The NHS and local authorities are setting out the future direction of health and care for years to come with their sustainability and transformation plans. With The King’s Fund noting that patient and staff involvement in those plans has not been ideal, John Morley, CEO of Formic argues that listening to feedback from staff and patients should be an essential part of those plans
Many of the most successful organisations in the world aim to deliver high quality services that are built around the needs of the customer, informed by the voice of frontline staff. So why not so for health?
It is common sense: ask patients for their views on the care they receive, and use this feedback to inform the quality of care delivery and identify areas for service improvement. This was a key recommendation from a recent report by The King’s Fund on maternity services.
We also need to listen to staff to deliver the best health and care we can. The link between patient and staff experience and the quality of care was recognised by NHS Employers in 2014.
NHS England's director for patient experience, Neil Churchill, has pointed out that patients who have a better experience of care generally have better health outcomes. He has recognised that poor experiences generally lead to higher costs, as patients may have poorer outcomes, require longer stays or need to be admitted for further treatment.
The inspection regime of the Care Quality Commission reinforces the need to listen to staff and patients to inform quality and service improvement. This exercise takes data from staff and patient experience surveys, the Friends and Family Test, and other relevant sources of individual feedback to deliver a verdict on the quality of care received.
Listening to patient feedback can prove disconcerting to some
Listening to patient feedback can prove disconcerting to some. People may fear that mistakes be picked up, or negative feedback will dampen staff morale. Yet if we do listen to feedback, we know that most people think that the care they receive from the NHS is amazing. Nine out of ten people would recommend the care received by the NHS, as revealed by the Friends & Family Test in use across many care settings to gauge patient satisfaction.
There will be areas for improvement; there always are. But the NHS has access to an enviable depth of customer insight that can identify these areas, and even co-produce solutions to any issues. Many businesses would be envious of how many of its customers share a vast amount of positive feedback about the service as a whole, as well as providing helpful views on quality and service improvement.
The listening function needs to spread more widely, as the move to integrated health and social care takes shape
Listening is good, and this listening function now needs to spread more widely, as the move to integrated health and social care takes shape. As NHS England’s Churchill noted, listening to patients’ experiences must stretch across pathways. And the patient experience should be considered right at the start of the journey towards integrated care.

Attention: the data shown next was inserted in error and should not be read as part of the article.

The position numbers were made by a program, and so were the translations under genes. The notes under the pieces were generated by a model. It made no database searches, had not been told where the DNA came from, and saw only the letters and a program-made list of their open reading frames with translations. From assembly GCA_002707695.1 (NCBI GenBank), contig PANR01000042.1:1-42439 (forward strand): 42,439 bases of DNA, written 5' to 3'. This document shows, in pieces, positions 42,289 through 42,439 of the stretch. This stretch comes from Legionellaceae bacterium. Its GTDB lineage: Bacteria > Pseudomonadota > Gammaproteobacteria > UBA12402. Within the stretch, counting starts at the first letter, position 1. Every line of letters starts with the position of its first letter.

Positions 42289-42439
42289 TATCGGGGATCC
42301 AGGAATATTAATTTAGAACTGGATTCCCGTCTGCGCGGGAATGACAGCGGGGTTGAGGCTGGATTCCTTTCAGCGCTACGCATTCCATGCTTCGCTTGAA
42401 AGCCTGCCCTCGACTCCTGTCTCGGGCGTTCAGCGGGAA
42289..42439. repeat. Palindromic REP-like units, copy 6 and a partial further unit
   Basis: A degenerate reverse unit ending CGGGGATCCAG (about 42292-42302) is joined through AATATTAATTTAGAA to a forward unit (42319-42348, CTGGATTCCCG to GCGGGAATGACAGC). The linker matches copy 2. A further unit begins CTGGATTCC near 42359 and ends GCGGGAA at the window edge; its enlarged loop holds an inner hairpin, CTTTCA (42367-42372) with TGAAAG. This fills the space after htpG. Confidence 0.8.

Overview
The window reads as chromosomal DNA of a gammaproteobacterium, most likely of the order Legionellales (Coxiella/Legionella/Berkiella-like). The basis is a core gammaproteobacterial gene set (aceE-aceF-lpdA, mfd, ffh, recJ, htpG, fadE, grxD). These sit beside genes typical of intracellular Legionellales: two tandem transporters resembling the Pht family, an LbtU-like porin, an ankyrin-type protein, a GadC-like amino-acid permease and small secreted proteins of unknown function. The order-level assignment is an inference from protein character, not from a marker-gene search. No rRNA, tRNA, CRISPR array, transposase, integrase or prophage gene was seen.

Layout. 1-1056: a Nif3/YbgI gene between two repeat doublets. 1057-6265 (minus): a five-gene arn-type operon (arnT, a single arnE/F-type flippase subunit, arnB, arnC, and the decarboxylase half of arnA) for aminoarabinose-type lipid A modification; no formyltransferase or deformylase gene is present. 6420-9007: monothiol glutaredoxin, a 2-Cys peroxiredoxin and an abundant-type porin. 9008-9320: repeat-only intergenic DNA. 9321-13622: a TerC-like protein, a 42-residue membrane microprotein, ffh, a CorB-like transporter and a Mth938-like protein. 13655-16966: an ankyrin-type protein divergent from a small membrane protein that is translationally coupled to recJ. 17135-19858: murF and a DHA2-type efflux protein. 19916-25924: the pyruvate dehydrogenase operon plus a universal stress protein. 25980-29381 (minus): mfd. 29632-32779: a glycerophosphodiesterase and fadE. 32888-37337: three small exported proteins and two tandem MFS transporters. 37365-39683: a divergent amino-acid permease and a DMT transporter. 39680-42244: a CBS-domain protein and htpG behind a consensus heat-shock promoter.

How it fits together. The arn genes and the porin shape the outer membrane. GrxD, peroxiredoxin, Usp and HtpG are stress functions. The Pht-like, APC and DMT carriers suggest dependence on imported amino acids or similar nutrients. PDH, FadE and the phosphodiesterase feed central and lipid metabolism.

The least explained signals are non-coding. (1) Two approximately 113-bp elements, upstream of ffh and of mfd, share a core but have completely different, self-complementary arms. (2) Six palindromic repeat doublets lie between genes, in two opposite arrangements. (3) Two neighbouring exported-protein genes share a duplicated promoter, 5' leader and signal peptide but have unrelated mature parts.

The views of frontline staff are equally important. They witness the good, the bad and the ugly on a daily basis. They see what should be improved, and most often will know what needs to happen to realise improvements.
It is essential that the NHS recognises that patient and staff views are central to the design and delivery of care. It is what the new models of care will be judged against, not only by inspectors, but the million-plus staff working in the NHS, and also the public at large.
So it is disconcerting that staff and patient experience are not given as much prominence in the sustainability and transformation planning (STP) guidance. Patient experience is mentioned three times in the STP guidance; staff experience is not mentioned at all. Add to this the tight timescale to turn these around, and further problems emerge.
As The King’s Fund has noted from interviews with those involved in STPs, there has not been enough time to adequately involve clinicians and frontline staff. Patients and the public have been ‘largely absent’ from the process.
Frontline staff see what should be improved, and most often will know what needs to happen to realise improvements
Whereas the Five Year Forward View emphasises the patient experience and integrated care, STP guidance appears to have jettisoned this in favour of a focus on affordable care in the light of a growing deficit and Treasury scrutiny.
The changes proposed by STPs will come out for consultation; that is the law. It is unfortunate, however, that the plans that have been drawn together do not make more of the views of patients and staff in designing how care will look for a generation to come.
It does not take long to gather patient and staff views. There are technology platforms available that enable paper and digital surveys to be distributed at scale and at pace, and results available in near real-time and presented in meaningful ways. Actionable customer insight is close at hand.
Data processing is also providing great opportunities. Advances in big data and predictive analytics mean that huge datasets can be analysed for sentiment and preference in moments. Understanding and acting on insights from positive and negative customer experience underpin some of the world’s most successful businesses. Healthcare can, and must, do the same.
The NHS delivers some of the best care in the world, and staff and patients consistently provide excellent feedback based on their experience. But they can also tell when things can be improved.
The STPs are not perfect, many policy makers admit. However we should work with them as they will set out the future health and care services we provide for years to come. Please let us ensure that the voices of patients and staff are central to these plans. Or we risk designing a future in which no one has a stake.